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(SEATTLE) August 24, 2016 – The Adventure Travel Trade Association (ATTA; www.adventuretravel.biz) conducted a survey in May 2016 to learn about the ways that the cruise industry and the adventure travel sector intersect. In this first look at a complex topic, the ATTA’s Cruise Quickpoll survey included 29 questions about the ways in which cruise companies and passengers affect adventure travel. Several open text questions allowed respondents to share their observations in their own words.
Cruising is growing in popularity with travelers and its influence on the adventure travel trade is significant. Inbound/outbound adventure tour operators reported that 51% of their annual revenue is dependent on cruise and 73% earn profitable revenue from cruise passengers.
The majority of survey respondents were tour operators and travel agents, but representatives from tourism boards, accommodation providers, destination management companies and transportation service providers also contributed responses. Fifty-eight percent of the organizations who responded are headquartered in North America.
“We still have a lot to learn about the intersection between the cruise and adventure industries,” said ATTA President Shannon Stowell. “Some of our members have concerns about the impact cruising will have on their business, the environment and local culture, while others have fully embraced the industry. The ATTA wants to help facilitate the dialogue between cruise companies, adventure providers and the destinations they share.”
Seventy-nine percent of respondents said they had observed the destinations in which they work to have been impacted by cruise business, both positively (increased tourism jobs, increased destination awareness, increased income for local businesses) and negatively (increase in industrially-sourced souvenirs like T-shirts, increased trash). Other impacts include increased crime, environmental impacts and changes in local purchasing behaviors.
Eighty-five percent of respondents said the size of the ship makes a difference to them. A majority of respondents observed that small expedition ships (12 – 99 passengers) have more positive impacts than negative, while respondents were split with respect to the impacts of medium sized cruise ships (100 – 669 passengers). When it came to the impacts of large cruise ships, respondents tilted toward the negative impacts with 72% concerned about resulting damage to local environment.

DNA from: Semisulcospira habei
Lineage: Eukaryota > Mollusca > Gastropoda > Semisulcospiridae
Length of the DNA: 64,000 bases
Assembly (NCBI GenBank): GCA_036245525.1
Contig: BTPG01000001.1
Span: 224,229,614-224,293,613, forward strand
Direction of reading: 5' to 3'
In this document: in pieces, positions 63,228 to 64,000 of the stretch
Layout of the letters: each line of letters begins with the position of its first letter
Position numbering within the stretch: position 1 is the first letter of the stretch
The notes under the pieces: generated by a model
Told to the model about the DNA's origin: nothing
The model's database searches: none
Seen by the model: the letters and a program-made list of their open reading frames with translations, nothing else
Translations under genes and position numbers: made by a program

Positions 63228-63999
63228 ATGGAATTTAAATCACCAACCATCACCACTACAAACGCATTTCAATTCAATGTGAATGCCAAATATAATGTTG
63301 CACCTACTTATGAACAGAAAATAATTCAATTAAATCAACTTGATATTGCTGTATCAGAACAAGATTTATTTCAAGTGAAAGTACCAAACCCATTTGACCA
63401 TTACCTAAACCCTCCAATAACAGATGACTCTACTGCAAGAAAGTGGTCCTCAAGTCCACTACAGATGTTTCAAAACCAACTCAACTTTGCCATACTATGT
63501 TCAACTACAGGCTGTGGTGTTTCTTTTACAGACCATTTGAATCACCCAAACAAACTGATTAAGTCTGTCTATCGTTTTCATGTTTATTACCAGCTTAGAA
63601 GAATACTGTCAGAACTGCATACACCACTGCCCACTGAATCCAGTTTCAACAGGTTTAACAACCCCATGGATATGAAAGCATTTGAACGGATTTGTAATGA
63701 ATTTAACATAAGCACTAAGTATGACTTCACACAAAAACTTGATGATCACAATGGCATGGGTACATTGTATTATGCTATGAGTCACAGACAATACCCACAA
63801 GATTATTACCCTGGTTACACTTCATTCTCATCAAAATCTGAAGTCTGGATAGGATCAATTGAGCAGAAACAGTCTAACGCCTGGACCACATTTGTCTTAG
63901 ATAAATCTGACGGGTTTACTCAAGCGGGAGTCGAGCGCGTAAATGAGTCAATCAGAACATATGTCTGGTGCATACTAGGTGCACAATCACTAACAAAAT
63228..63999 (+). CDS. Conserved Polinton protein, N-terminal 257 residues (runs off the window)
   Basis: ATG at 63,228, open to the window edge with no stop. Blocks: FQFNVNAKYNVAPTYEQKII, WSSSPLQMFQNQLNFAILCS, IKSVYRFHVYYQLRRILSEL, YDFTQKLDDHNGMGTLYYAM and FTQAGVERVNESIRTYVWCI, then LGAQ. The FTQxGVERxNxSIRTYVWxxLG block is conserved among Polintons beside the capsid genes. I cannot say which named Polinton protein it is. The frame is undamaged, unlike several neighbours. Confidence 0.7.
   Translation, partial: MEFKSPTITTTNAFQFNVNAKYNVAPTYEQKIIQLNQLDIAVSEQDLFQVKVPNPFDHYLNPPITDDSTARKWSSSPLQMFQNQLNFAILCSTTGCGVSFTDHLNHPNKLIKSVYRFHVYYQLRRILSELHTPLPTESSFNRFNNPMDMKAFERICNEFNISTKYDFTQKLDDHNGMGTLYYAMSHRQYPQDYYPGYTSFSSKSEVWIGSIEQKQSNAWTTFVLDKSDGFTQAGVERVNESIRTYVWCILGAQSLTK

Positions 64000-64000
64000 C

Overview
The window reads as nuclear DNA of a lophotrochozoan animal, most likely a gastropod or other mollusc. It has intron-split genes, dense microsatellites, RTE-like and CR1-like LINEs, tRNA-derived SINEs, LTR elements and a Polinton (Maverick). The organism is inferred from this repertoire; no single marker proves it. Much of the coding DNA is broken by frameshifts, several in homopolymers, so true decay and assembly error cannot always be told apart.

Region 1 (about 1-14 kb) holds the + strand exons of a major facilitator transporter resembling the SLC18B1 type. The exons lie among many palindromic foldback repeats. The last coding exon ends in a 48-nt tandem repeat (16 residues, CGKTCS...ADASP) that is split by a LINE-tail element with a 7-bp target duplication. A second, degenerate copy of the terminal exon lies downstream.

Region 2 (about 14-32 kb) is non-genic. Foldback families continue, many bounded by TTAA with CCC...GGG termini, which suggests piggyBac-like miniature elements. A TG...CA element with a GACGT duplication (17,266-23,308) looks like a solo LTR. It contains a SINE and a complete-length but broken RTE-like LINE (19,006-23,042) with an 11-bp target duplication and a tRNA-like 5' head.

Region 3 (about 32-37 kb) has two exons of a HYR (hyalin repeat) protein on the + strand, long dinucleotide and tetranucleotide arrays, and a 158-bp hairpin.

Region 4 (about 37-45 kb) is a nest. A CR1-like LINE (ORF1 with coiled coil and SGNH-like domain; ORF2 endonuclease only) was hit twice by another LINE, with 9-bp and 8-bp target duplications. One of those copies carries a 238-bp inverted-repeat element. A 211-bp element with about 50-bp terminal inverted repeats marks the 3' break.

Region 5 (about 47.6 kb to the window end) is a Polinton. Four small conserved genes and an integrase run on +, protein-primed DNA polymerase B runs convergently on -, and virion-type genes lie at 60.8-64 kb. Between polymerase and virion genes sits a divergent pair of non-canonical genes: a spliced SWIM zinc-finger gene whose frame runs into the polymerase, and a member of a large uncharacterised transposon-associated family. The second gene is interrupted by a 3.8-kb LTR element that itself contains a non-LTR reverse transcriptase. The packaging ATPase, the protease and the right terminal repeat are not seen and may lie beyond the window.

There will be a plenary session called “Perspective: The Value of Cruise in Adventure Travel“ at the Adventure Travel World Summit in Anchorage, Alaska, this September, which will discuss the survey findings. Panelists include Jamie Sweeting (Planeterra Foundation & G Adventures), James Sano (World Wildlife Fund), Colleen Stephens (Stan Stephens Cruises) and Roberta Caenepeel (Explore Tours). The discussion will be moderated by ATTA President Shannon Stowell.
About Adventure Travel Trade Association
Established in 1990, the Adventure Travel Trade Association (ATTA) serves over 1,100 members in 90 countries worldwide. Members predominantly include tour operators, tourism boards, specialty agents and accommodations with a vested interest in the sustainable development of adventure tourism. The ATTA delivers solutions and connections that propel members towards their business goals and the industry toward a responsible and profitable future. Through its regional AdventureConnect events and annual Adventure Travel World Summit trade conference, the ATTA excels in professional learning, networking and partnering services. With expertise in research, education, adventure travel industry news and promotion, members of the ATTA receive competitive opportunities that help establish them as leaders in adventure tourism.
For more information:
- Adventure Travel World Summit
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